### Rotation Symmetry

A figure exhibits** rotational symmetry** if it can be rotated (less than \begin{align*}360^\circ\end{align*}) and look the same as it did before the rotation. The **center of rotation** is the point that the figure is rotated around such that the rotational symmetry holds. Typically, the center of rotation is the center of the figure. Along with rotational symmetry and a center of rotation is the **angle of rotation** that tells us how many degrees to rotate the figure so that it still looks the same. In general, if a shape can be rotated n times, the angle of rotation is \begin{align*}\frac{360^\circ}{n}.\end{align*} Multiply the angle of rotation by 1, 2, 3...\begin{align*}n\end{align*} to find the additional angles of rotation. The number of rotations may be referred to as the **order**.

#### Recognizing Rotational Symmetry

1. Determine if the figure below has rotational symmetry. Find the angle of rotational symmetry and the order.

A regular pentagon can be rotated 5 times to demonstrate rotational symmetry, so it is order 5. Because there are 5 lines of rotational symmetry, the angle would be \begin{align*}\frac{360^\circ}{5}= 72^\circ.\end{align*}

2. Determine if the figure below has rotational symmetry. Find the angle and how many times it can be rotated.

The \begin{align*}N\end{align*} can be rotated twice, so it is order 2. The angle of rotation is \begin{align*}180^\circ.\end{align*}

3. Determine if the figure below has rotational symmetry. Find the angle and how many times it can be rotated.

The checkerboard can be rotated 4 times. There are 4 lines of rotational symmetry, so the angle of rotation is \begin{align*}\frac{360^\circ}{4}=90^\circ.\end{align*} It appears the same at \begin{align*}0^\circ (\text{or 360}^\circ), 90^\circ, 180^\circ, \text{ and }270^\circ.\end{align*}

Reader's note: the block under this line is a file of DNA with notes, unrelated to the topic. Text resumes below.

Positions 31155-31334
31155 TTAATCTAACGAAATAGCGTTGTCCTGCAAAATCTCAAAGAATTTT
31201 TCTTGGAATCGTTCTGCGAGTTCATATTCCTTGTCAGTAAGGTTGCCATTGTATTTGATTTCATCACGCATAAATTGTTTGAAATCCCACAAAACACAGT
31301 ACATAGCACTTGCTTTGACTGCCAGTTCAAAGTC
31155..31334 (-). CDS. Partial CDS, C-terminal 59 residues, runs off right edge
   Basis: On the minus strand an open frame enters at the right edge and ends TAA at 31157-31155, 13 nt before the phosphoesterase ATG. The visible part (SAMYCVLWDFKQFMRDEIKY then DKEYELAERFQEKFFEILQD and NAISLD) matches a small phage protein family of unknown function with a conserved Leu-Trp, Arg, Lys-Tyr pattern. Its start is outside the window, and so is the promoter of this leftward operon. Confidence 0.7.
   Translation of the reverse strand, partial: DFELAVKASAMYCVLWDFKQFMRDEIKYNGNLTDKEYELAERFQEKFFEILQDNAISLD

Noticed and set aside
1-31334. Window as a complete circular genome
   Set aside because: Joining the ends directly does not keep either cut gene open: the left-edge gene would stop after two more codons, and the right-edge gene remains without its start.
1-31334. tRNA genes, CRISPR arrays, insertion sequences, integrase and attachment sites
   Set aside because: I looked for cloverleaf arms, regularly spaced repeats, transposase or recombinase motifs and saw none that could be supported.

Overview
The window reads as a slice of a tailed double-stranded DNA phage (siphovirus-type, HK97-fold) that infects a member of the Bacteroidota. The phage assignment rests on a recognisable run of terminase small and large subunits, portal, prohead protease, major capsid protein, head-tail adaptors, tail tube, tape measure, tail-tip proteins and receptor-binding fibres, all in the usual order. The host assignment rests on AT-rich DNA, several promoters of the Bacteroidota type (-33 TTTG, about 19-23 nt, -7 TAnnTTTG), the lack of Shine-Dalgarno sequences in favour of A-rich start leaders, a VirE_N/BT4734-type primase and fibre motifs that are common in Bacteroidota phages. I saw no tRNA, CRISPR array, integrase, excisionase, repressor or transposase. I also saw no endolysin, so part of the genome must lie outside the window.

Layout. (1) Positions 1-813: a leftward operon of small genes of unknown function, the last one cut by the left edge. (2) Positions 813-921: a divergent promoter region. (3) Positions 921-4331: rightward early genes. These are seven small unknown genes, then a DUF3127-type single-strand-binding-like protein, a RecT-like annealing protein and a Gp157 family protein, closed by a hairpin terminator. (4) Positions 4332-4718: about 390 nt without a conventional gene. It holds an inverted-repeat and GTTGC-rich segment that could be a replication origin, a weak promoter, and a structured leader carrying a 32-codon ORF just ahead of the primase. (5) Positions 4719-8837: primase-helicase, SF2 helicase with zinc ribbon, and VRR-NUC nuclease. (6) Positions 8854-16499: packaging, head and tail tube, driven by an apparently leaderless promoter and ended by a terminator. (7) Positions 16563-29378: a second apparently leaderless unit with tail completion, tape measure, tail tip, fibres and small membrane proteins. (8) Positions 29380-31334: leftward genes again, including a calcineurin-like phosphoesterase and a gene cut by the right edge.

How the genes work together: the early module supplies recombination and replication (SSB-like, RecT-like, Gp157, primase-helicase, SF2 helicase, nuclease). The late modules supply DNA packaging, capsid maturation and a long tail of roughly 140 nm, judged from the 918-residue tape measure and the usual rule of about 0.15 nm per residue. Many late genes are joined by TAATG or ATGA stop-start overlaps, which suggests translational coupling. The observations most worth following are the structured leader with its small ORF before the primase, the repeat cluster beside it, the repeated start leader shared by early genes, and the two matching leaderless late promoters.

#### Starfish Problem Revisited

The starfish has rotational symmetry of \begin{align*}72^\circ\end{align*}. Therefore, the starfish can be rotated \begin{align*}72^\circ, 144^\circ, 216^\circ, 288^\circ,\end{align*} and \begin{align*}360^\circ\end{align*} and it will still look the same. The center of rotation is the center of the starfish.

### Examples

Find the angle of rotation and the number of times each figure can rotate.

#### Example 1

The parallelogram can be rotated twice, so it is order 2. The angle of rotation is \begin{align*}180^\circ.\end{align*}

#### Example 2

The hexagon can be rotated six times, order 6. The angle of rotation is \begin{align*}60^\circ.\end{align*}

#### Example 3

This figure can be rotated four times, order 4. The angle of rotation is \begin{align*}90^\circ.\end{align*}

### Review

- If a figure has 3 lines of rotational symmetry, it can be rotated _______ times.
- If a figure can be rotated 6 times, it has _______ lines of rotational symmetry.
- If a figure can be rotated \begin{align*}n\end{align*} times, it has _______ lines of rotational symmetry.
- To find the angle of rotation, divide \begin{align*}360^\circ\end{align*} by the total number of _____________.
- Every square has an angle of rotation of _________.

Determine whether each statement is true or false.

- Every parallelogram has rotational symmetry.
- Every figure that has line symmetry also has rotational symmetry.

Determine whether the words below have rotation symmetry.

**OHIO****MOW****WOW****KICK****pod**

Find the angle of rotation and the number of times each figure can rotate.

Determine if the figures below have rotation symmetry. Identify the angle of rotation.

### Review (Answers)

To view the Review answers, open this PDF file and look for section 12.2.